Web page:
The Moral Obligations of Athletes and Franchises

In the aftermath of Hurricane Harvey and the beginning stages of Hurricane Irma, we analyze the role athletes pay.

Two months after announcing his intent to sell the franchise, former Rockets owner Leslie Alexander decided to donate money to the hurricane relief efforts of those impacted in Texas. What initially started as a $4 million donation has now increased to $10 million by Alexander, currently the highest contribution by any one individual in sports.

Aftermath of Hurricane Harvey

Gabriel Vargas has lived in Houston for 17 years and found his house ravaged, flooded by four feet of water. Like many of those affected by Hurricane Harvey, Vargas is now depending on financial aid from FEMA to help him and his family, if he receives it all. Despite the gratefulness towards athletes and franchises, he is among those who do not feel as if it should be an obligation to donate.

I think they should if they want to,” said Vargas, “but I don’t want them to feel obligated just because they work (play) in Houston. If it comes from the heart, yes; all major professional athletes make more than the average person. If not, there’s no point.

A fair debate is brought up by such a situation. Is there any sort of obligation for athletes or the very valuable franchises that they play for to donate to relief efforts? As local franchises announced their donations, a sort of pressure quickly built up for the teams that were among the last to make their announcements, for it was suddenly expected of them to donate or it would be bad publicity. Some viewed the worth of each franchise as a sort of guide for what franchise should be donating more than the other, while others criticized the size of donations.

Vargas, who doesn’t believe there’s such thing as donating too little, did put into perspective the financial issues households are facing. “With what I’m going through, I think if a household gets as little as $1000 for materials, it can be a big help.” He added, “Obviously we need more than that, but anything at this point helps.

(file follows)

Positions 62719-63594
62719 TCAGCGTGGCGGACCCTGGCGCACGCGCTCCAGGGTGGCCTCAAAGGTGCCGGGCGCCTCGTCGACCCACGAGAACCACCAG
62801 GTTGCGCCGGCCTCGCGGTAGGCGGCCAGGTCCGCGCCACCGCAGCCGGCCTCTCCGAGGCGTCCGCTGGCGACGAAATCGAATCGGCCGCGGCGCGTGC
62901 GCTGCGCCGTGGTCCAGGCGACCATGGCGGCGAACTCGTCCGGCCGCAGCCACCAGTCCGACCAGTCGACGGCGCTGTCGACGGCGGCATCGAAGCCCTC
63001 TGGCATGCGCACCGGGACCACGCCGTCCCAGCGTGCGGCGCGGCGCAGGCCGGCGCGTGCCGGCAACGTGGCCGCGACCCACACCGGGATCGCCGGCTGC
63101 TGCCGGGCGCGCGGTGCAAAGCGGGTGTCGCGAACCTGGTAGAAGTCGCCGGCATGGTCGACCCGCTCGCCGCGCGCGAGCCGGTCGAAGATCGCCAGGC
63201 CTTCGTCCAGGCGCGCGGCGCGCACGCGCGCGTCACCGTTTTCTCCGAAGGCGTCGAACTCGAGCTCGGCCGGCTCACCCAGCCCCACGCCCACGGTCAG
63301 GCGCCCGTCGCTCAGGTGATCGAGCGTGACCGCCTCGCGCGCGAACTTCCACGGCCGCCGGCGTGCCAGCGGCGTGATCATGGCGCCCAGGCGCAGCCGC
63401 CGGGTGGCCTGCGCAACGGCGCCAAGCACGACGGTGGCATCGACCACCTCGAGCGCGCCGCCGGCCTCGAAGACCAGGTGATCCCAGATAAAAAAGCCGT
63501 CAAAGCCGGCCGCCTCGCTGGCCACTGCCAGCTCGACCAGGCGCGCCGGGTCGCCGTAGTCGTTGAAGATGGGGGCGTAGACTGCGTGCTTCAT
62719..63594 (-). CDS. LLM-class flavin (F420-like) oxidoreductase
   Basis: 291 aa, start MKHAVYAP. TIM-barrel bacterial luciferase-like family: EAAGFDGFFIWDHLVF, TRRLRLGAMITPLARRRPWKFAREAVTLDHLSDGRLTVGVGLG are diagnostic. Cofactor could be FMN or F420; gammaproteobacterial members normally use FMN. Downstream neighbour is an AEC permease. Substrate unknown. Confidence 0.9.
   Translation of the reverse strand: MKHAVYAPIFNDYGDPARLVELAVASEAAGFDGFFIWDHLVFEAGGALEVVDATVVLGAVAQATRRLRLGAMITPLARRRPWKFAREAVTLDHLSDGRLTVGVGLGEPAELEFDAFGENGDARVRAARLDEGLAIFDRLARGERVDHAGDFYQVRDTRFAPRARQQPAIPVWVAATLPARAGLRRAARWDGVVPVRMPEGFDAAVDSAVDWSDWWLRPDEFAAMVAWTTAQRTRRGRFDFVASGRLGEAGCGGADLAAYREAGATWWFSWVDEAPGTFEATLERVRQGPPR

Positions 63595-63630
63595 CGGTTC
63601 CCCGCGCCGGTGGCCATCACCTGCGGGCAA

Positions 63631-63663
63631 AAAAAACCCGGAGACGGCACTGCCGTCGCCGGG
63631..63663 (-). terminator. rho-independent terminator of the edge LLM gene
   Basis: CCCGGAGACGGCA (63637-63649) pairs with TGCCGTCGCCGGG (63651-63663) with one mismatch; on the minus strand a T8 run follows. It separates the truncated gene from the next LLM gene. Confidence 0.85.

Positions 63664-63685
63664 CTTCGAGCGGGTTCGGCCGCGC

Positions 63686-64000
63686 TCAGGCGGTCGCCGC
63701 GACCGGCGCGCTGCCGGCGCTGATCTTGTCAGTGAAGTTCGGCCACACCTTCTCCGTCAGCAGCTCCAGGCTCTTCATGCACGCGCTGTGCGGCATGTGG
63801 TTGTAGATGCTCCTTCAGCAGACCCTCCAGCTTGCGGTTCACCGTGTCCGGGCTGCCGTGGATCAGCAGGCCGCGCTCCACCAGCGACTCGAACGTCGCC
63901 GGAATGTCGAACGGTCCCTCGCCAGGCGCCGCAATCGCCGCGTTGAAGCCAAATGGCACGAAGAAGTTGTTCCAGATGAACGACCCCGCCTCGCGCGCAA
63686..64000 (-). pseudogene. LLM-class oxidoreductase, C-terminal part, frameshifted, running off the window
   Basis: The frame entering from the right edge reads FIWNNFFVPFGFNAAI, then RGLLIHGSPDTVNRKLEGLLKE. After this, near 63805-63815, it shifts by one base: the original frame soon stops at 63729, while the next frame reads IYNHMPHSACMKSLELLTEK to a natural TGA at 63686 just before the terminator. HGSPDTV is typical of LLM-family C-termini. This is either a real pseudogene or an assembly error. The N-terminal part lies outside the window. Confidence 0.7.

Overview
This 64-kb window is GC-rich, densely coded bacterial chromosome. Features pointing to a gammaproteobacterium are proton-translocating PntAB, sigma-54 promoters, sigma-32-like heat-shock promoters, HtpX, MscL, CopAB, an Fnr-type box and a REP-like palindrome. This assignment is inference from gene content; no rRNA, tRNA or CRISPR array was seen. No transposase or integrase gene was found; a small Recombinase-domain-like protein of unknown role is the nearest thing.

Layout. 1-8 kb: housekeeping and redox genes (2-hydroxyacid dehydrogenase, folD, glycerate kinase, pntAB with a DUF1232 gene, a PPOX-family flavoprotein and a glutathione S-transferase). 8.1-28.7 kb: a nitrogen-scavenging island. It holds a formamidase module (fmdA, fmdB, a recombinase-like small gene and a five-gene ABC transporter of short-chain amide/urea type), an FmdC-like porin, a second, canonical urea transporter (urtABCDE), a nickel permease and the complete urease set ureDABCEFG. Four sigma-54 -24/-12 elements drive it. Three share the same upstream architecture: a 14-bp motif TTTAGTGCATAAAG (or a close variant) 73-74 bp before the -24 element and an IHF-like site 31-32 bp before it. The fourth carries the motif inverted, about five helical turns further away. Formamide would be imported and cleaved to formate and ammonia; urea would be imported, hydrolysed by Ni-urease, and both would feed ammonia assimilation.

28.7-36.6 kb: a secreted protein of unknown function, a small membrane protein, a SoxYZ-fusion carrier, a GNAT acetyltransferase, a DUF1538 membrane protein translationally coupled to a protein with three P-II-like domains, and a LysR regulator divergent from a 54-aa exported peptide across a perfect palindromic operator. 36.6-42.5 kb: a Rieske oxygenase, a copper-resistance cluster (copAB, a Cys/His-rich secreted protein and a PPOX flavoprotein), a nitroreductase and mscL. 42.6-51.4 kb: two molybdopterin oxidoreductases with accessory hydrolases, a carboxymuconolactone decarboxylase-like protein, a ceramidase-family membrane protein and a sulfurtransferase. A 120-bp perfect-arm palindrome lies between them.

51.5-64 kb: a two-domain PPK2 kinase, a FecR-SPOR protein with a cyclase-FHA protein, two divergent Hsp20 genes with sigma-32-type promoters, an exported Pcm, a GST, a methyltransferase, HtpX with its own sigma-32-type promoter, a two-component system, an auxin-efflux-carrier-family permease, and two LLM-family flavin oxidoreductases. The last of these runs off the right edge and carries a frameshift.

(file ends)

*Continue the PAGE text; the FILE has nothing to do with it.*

The highest contribution from one entity will be made by the fund of J.J. Watt, a defensive end for the Houston Texans. Watt, personally, has contributed $100,000, but has created a crowd-sourced relief fund partnering with YouCaring. The relief fund, largely marketed by Watt on social media, first began with a goal of $1 million. However, since it began, it has received more than $28 million from over 190,000 donors.

I’ll be honest; I have never really been too caught up with celebrities, but with seeing what they are doing—from tweets about prayer to the massive donations—it’s brought tears to my eyes,” says Jason Walker, a 34-year old lifelong resident of Houston. “I don’t think [players] have to, but I do feel that owners should. They are making money directly off of the city and we are the bodies in the seats at their games. Showing you care about your customers goes a LONG way.

Other players and franchises have also donated for a combined total of well over $40 million as of Sept. 7th, including the donations of Watt and Alexander. The most fascinating thing about Alexander’s donation is the fact that the Rockets were recently on the market for sale. Valued at $1.65 billion by Forbes at the start of the season, the Rockets came in as the 8th most valuable franchise in the NBA, playing in the 4th most populous city in the country. Alexander, who bought the franchise 24 years ago for just $85 million, just sold the team for $2.2 billion, but not before giving back to the city that has nurtured him for so many years.

I’m never really a fan of owners, but I have been down with [Alexander] since he took over. He has consistently and constantly donated money and resources to the community, especially the inner city. It has always been evident that he cares,” recalled Walker. “I wasn’t shocked by his donation. I am a fan for [Alexander] the same way I am of James Harden.

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Harden’s newest teammate, Chris Paul, was also among the donors to J.J. Watt’s fund, donating $50,000 to the efforts. However, many bashed Harden for not donating in the immediate aftermath, despite signing the largest contract extension in NBA history. Harden will earn $228 million through the 2022-23 season and many were either surprised or disappointed that he had not announced a donation.

It was very possible that Harden may have had donated money and simply chose to not come out publicly with it, as his boss Alexander has with the $10 million—the $10 million donation was reported by a source close to Alexander. Both of them may have had elected to take the high road and donate because it was what they feel is right in their hearts rather than for the publicity. Or perhaps Harden had not donated at all. Nonetheless, Houston’s biggest basketball star eventually announced a $1 million donation to the relief efforts.

Are athletes morally obligated to donate some of their money during these times of need?
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Trey Rodriguez

Rodriguez is a senior editor and social media producer at the Hoops Inquirer. He covers national NBA news, WNBA news and streetball. Rodriguez covers St. John's University's men's basketball for SB Nation's Rumble in the Garden. He also covers high school basketball, baseball and softball for the Bronx Times, TimesLedger and Brooklyn Daily.

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